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Room for Improvement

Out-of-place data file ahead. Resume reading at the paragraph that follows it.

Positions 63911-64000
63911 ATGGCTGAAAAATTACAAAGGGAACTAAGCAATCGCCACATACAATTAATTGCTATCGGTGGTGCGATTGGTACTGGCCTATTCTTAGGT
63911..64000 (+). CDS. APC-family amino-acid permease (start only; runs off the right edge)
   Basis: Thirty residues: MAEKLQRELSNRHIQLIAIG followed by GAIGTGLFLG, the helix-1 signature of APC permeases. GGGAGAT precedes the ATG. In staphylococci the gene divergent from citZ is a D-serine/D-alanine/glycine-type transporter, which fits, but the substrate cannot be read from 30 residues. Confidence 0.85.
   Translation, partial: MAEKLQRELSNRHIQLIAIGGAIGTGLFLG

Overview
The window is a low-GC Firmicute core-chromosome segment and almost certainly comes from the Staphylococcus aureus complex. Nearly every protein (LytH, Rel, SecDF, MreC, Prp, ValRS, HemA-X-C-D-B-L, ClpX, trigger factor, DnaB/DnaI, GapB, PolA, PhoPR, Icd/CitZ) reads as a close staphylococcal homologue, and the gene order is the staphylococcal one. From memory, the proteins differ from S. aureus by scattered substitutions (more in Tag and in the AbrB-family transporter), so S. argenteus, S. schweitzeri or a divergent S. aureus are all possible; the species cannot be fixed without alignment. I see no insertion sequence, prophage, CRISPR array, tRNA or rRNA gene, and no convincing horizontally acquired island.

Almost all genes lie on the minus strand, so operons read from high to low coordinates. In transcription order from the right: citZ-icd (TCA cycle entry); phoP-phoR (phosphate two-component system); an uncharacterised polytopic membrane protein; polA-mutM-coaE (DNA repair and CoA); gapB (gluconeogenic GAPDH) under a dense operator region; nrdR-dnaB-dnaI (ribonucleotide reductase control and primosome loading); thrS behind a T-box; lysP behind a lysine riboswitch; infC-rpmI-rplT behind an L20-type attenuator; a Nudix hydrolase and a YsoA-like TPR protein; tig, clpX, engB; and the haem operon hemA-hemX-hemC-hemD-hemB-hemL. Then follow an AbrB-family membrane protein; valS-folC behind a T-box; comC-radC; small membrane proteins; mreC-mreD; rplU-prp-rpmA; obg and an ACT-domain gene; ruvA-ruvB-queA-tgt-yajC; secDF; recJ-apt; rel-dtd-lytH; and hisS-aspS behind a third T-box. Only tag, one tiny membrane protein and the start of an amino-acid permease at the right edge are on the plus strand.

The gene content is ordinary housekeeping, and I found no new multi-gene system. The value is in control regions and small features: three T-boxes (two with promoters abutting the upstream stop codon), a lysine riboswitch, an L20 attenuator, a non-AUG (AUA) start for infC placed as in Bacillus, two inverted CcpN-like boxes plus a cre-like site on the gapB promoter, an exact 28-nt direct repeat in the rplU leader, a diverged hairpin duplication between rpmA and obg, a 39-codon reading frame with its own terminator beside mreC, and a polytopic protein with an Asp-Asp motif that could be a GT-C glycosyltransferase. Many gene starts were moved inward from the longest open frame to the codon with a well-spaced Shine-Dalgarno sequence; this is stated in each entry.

Motel 6 Paul Priestman, a cofounder of British design firm Priestman Goode, headed the team that created Motel 6's new look. He knows how to get the most from small spaces, having prev­iously worked on airplane and cruise-ship projects. The updated design will start appearing in new and existing hotels (of which there are 900) this fall. 1. Lighting Priestman built special wall fixtures to illuminate the room indirectly and reduce the need for a lot of overhead lights. "I wanted the light to reflect off the walls, not to blind people." 2. Seating area A table and a chair were placed in a corner to create a space for socializing—something that's currently lacking. With a table-side electric socket, and Wi-Fi available for $3 per day, the area doubles as a work space. 3. Bed Platform beds give the room a sense of openness because guests can see beneath them; the sight line isn't interrupted by a bed frame and skirt. There's also more room to store luggage. 4. Color palette Numerous color schemes are in the works: orange (as shown) and possibly green, purple, and tan. Motel 6 is deciding whether single and double rooms (or ground-floor and second-floor rooms) will get different colors. 5. Floors The carpeting is being replaced by floors made of composite wood and plastic laminate. "A lot of people feel that carpets aren't very clean," says Priestman. 6. TV unit and closet Priestman believes that furniture in small spaces should serve at least two functions. This unit contains a flat-screen TV and a multimedia panel where an iPod and an Xbox can be plugged in. Behind the unit—and accessible from the side—is a rod for hanging clothes. Microtel Students at the Savannah College of Art and Design were invited to enter a contest to create a modern room with a budget of $7,500. Bijal Patel, one of three finalists, was hired to produce the prototype. More than 30 new hotels will use the design this year; Microtel's nearly 300 existing properties will be redecorated as needed. 1. Room divider A screen separates the bed from the sitting area. "Guests especially appreciate this feature because it makes the room feel like a suite, with added privacy," Patel says. 2. Bed Rooms will have beds with a new pillow-top mattress, one extra pillow (for a total of three), and a thin comforter between two layers of sheets, instead of a bedspread. 3. Desk Guests noted on checkout comment cards that they'd like more work space, so Patel designed a workstation with enough room for two people (and with electrical outlets built into the desktop). Wi-Fi is free at most Microtel properties. 4. TV Microtel swapped out box-style TVs for 26- or 32-inch wall-mounted flat-screens after market research showed they were one of the main things people want in hotel rooms. 5. Color palette Patel's goal was to avoid the boring beige walls she sees in every hotel. She created six color schemes: cappuccino (as shown), citrus, metro, breeze, nature, and Microtel (a combination of navy blue, yellow, and amber). Properties will each have a single palette. 6. Kitchen Patel chose granite countertops and a bar and stools (instead of a table and chairs) for what the company calls the MicroKitchen. She aimed to combine the "warmth of the guest's own kitchen with a café-like setting."